The Galley Kitchen: Is It a Good Fit for Your Home?



The galley kitchen isn’t every homeowner’s go-to layout when designing a dream kitchen, nor does it work for every home style. In today’s post, local home remodel company DreamMaker Bath & Kitchen of Aiken takes a look at the galley kitchen and why it might be a great fit for your home.

What Is a Galley Kitchen?

Galley kitchens derive their name from galleys, or the area of a ship, train or aircraft that functions as the kitchen. A typical galley kitchen consists of two parallel runs of equipment separated by an aisle or corridor, which makes for a simple floor plan. There may be any combination of equipment—sink, countertop, refrigeration, storage—and it won’t have a kitchen island or a banquette.

Advantages of a Galley Kitchen

A galley kitchen is best for homes that require efficient use of space. Many people are under the impression that galley kitchens are narrow; they don’t have to be. A galley kitchen can have a wide-enough floor space that it can double as an access hall to another room or a patio door without crowding. Placement of essential components such as plumbing, gas and electrical lines also tends to be simpler than a typical kitchen remodel.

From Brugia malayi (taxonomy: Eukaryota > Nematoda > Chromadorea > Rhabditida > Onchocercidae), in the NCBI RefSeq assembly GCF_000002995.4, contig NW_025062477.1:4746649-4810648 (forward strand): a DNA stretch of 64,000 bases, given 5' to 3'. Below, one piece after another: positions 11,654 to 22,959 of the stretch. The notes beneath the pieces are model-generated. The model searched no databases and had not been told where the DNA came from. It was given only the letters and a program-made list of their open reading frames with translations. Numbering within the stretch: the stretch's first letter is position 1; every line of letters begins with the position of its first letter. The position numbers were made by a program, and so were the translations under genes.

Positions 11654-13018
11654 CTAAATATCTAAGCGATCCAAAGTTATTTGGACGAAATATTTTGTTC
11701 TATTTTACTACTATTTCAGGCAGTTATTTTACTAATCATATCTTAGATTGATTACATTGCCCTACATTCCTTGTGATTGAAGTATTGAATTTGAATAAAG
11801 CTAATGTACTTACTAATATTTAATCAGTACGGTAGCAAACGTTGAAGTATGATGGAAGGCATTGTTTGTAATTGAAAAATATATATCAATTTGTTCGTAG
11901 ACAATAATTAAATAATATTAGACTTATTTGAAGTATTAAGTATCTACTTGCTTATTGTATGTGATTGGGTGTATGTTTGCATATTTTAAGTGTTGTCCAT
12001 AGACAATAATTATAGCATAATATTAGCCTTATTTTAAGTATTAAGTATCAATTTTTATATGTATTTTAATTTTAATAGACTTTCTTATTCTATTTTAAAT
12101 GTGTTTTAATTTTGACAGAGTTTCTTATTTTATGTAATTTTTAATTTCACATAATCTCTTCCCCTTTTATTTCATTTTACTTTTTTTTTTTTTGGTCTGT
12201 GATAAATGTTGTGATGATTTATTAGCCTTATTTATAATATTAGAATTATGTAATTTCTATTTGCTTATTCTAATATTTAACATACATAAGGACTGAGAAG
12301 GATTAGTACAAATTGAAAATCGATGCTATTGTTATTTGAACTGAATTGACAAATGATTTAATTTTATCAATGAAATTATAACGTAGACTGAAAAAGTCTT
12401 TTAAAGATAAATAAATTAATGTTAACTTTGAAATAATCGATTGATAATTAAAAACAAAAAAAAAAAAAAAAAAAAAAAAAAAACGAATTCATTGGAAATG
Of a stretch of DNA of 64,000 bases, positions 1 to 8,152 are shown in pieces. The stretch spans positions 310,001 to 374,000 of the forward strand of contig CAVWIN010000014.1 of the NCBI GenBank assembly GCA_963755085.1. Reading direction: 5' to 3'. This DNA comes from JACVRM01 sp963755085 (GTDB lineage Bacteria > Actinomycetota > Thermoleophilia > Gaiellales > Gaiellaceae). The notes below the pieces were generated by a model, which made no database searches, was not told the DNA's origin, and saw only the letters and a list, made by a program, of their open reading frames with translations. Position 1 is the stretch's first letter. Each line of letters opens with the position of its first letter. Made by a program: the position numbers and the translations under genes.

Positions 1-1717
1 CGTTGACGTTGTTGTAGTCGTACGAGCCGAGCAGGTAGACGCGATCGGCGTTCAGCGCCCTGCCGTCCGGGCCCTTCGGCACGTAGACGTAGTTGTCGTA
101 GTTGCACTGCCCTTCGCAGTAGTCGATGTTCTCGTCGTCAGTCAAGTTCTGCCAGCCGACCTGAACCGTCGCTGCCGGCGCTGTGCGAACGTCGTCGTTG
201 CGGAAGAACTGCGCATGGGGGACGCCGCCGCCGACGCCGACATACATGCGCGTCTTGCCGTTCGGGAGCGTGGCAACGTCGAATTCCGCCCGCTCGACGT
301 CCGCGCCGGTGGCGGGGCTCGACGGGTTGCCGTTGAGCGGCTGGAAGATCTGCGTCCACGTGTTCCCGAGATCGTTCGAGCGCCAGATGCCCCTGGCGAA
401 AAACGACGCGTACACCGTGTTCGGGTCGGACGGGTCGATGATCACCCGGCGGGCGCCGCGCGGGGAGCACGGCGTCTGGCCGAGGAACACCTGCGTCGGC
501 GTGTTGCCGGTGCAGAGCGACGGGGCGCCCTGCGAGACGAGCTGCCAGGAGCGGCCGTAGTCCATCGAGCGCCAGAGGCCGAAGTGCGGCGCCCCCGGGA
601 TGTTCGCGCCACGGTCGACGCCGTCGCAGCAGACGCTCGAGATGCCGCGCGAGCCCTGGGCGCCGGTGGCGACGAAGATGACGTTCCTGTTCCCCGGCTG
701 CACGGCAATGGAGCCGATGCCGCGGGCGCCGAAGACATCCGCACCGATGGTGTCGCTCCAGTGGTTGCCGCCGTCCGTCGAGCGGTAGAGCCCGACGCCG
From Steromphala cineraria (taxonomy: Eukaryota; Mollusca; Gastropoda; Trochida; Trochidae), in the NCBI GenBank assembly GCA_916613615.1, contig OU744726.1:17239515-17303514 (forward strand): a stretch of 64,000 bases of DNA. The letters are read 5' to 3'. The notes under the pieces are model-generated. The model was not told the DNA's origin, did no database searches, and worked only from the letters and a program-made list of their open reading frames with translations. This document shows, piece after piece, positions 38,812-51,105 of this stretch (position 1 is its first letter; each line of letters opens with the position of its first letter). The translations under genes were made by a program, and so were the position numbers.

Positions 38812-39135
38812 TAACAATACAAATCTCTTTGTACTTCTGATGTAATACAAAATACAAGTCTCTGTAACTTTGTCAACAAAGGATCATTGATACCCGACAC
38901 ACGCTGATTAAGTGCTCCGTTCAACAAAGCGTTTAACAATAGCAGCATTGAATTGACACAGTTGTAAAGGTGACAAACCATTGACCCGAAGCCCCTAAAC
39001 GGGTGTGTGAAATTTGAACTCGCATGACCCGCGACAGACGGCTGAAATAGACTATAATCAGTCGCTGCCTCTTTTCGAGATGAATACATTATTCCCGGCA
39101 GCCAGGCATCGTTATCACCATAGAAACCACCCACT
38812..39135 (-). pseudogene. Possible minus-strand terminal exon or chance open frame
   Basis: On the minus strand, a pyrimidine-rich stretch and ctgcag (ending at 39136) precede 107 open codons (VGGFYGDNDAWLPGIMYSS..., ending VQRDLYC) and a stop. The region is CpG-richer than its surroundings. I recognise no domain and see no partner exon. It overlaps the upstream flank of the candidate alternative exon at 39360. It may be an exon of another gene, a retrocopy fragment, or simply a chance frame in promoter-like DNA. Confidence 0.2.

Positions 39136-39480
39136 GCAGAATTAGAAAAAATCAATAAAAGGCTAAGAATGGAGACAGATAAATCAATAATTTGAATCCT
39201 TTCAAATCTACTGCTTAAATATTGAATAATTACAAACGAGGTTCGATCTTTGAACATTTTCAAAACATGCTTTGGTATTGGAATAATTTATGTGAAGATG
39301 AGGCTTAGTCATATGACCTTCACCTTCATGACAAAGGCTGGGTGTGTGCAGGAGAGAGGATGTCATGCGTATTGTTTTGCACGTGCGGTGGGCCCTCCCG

Things to Consider

The following are some of the things you should consider when planning a galley kitchen.

  • Stick with the basics. Galley kitchens are utilitarian by design, which means additions such as kitchen islands and breakfast bars will look out of place. Design should focus on essentials such as storage and work areas. If you must have a kitchen island, a mobile island may be a good compromise.
  • A smaller sink is better. A large farmhouse sink would be difficult to fit in a galley kitchen. Look for a small sink or, at least, an undermount one to maximize countertop space.
  • Explore space-saving ideas. The relatively small space afforded by a galley kitchen is an opportunity to explore space-saving ideas. Extend the kitchen cabinets vertically to make the most out of your kitchen wall space. Custom pull-out shelves can make use of corners and narrow spaces.
  • Think about aisle width. As we described above, galley kitchens have a very simple floor plan. It helps to think of the aisle is its backbone. You won’t want to compromise kitchen aisle width, otherwise it can restrict movement between work areas. Also, if you or anyone in your household has mobility needs, you will want to make sure that the aisle is wide enough to allow free movement.

Let’s Start a Conversation!

DreamMaker Bath & Kitchen of Aiken offers a wide range of professional remodeling services, including kitchen renovation. To get started with a no-obligation consultation, call us at (803) 335-1758 or contact us online! We serve homeowners in North Augusta and Graniteville, as well as the surrounding communities.

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